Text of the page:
EZNEC modeling suggested a better response if I moved the elements of the 20m 2 element vertical beam closer together. The separation distance is now 11 feet versus the previous 18ft. Hard to tell if this worked on the basis of QSO’s completed. I will likely move the driven element so the array points to an azimuth of 330° as Japan seems to be opening up in the late afternoon.

Musings on Vertical Beam Antennas

I have been doing some EZNEC & Propagation studies on various vertical configurations. First off is the Ground Beam QEC antenna. The EZNEC model looks like this:

gbqec

The model indicates (and the performance seems to confirm) that this antenna is directive but the small number of ground radials causes gain to suffer. The main benefit of this antenna over a vertical is that it has some F/B reduction. Running some optimization on this models indicates some improvement by significantly lengthening the reflector. The gain increases slightly but the F/B ratio improves. Unfortunately, the reflector would have to be 7m long for a 20M antenna making deployment difficult using the telescopic fishing poles.

I was thinking about the homebrew Buddistick I built a while back and remembered it exhibited modest forward gain in the direction of the single elevated radial. Here is the model:

buddistick

This antenna is somewhat directional but also has considerable high angle radiation. It would still appear to be a better performer as a beam than either the 1/4 wave vertical or the ground beam QEC antenna. Drawbacks?…not as lightweight.

My final candidate is a 2 element vertical beam. Making a few compromises in mounting I can use the fishing poles to make a full size 1/4 wave vertical on 20m using a single elevated radial. The feed point is only 3 feet off the ground. Here is the model:

2el vert

This can be built in a manner very similar to the ground beam QEC. I just need to figure out how to mount the ends a bit higher. Horizontal space needed is about 16 feet greater than the ground beam QEC. here are the radiation patterns from the model:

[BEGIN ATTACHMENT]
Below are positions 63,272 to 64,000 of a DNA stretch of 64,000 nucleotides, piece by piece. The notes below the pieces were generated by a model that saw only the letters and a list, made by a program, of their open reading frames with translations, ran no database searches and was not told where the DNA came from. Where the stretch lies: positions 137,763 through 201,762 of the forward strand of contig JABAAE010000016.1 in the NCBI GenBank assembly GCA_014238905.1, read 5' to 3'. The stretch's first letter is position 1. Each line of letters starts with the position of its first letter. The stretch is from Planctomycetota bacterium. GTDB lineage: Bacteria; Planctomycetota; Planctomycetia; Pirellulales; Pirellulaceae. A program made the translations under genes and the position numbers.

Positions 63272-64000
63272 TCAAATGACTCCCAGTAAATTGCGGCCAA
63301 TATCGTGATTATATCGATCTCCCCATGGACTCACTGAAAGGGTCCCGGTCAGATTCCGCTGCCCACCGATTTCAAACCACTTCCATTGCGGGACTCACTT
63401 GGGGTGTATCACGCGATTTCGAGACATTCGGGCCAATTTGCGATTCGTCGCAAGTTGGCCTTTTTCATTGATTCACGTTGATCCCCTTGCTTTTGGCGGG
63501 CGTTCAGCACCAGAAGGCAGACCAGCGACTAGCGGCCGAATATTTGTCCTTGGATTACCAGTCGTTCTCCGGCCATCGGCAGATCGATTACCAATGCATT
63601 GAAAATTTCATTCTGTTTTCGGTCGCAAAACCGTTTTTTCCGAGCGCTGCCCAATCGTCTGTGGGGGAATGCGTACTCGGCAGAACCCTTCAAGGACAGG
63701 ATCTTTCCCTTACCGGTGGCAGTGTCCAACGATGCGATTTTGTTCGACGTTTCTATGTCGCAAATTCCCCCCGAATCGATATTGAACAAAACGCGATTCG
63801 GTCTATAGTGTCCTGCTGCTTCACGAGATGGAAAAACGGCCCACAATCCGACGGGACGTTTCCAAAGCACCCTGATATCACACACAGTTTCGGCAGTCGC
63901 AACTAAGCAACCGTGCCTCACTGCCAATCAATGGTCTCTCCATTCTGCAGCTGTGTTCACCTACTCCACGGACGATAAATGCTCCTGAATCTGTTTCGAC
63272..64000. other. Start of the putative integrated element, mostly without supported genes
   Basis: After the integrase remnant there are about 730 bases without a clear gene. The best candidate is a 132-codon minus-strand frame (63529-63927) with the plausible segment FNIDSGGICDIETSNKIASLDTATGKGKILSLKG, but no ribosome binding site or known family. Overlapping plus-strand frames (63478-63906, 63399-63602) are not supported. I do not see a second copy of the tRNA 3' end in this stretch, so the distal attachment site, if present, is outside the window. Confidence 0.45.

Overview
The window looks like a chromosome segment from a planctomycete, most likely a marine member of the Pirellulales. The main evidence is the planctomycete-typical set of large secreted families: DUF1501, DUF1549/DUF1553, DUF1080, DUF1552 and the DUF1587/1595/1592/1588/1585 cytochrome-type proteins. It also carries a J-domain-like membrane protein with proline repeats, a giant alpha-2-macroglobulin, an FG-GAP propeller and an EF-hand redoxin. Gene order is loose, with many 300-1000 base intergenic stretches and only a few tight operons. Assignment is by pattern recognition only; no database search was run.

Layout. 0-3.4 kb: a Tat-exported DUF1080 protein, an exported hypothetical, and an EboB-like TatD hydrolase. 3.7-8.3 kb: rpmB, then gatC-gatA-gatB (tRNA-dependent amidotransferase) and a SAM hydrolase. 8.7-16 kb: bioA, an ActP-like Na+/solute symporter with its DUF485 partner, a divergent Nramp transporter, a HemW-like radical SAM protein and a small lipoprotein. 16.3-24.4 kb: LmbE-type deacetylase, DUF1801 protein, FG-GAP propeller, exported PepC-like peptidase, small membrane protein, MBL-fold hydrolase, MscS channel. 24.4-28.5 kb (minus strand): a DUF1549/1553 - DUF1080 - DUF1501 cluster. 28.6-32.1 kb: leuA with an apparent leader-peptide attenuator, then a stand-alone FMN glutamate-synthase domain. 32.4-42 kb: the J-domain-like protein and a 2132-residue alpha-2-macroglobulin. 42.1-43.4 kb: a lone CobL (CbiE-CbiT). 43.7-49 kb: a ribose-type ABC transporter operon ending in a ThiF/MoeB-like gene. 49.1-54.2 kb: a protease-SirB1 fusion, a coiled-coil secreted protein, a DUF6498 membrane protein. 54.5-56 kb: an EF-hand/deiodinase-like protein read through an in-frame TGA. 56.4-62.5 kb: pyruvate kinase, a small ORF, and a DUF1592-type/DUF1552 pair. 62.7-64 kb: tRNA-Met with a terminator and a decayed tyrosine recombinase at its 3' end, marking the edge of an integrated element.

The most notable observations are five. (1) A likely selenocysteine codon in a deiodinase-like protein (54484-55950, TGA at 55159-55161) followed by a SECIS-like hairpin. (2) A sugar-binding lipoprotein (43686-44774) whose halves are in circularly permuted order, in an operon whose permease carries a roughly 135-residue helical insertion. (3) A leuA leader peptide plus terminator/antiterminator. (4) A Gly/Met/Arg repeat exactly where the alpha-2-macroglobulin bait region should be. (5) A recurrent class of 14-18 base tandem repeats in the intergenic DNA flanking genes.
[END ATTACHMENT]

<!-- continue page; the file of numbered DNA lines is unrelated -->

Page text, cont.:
pattern

To summarize this chart, the GB-QEC is almost equal to the 1/4 wave vertical in forward direction but with some rear rejection. The 20m Buddistick has greater forward gain, some rear rejection but considerable high angle radiation. This antenna makes a great Field day antenna at my QTH as it can point north and cover most of the USA and Canada. Finally the two element vertical beam provides 3db greater gain then the 1/4 wave vertical with 8db F/B ratio and good low angle radiation.

This info leads me to want to try the 2 element beam next. These parasitic beams are of course fixed in direction. The phased 2 element vertical array has the advantage it will provide some steering.

More Experiments with the 2 Element Vertical Beam Antenna

I previously reported on m y attempt top build a 2 element vertical parasitic beam antenna based on a design by JP1QEC. My first attempt had mixed results and I beileve the lengths I used were incorrect and tuning was negatively influenced by proximity to a metal hurricane fence.

I contacted Mot-San, JP1QEC and he provided my with additional information including a recent article that was published in QRP Quarterly. Here is the configuration based on Mot-San’s design:

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I followed this design and supported the vertical elements with the fiberglass fishing poles. It is pointed to radiate at a bearing of 45° (NE) from my QTH. First tests showed the minimum SWR was around 13.2 Mhz. I shortened the counterpoise wires by about 4 feet and that brought the min SWR to the middle of the band:

20M BEAM Custom

So the first question is whether it is directional. It is. Here is a plot of FT-8 spots after a few minutes of calling CQ:

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Hard to tell if I have reasonable forward gain improvement. So far very little activity to Europe has resulted. Best conditions to the EU would be at 7am local time so I’ll try tomorrow. Meanwhile, I have received excellent reports on SSB domestically. A quick A vs B with the 1/4 wave vertical showed about 1S unit improvement with a conact I made in Colorado. This would imply some gain.

So far so good. I’ll play with this some more over the next few days. This does look like a potentially good antenna to use on Field day as it provides good reports and is easy to setup in the field.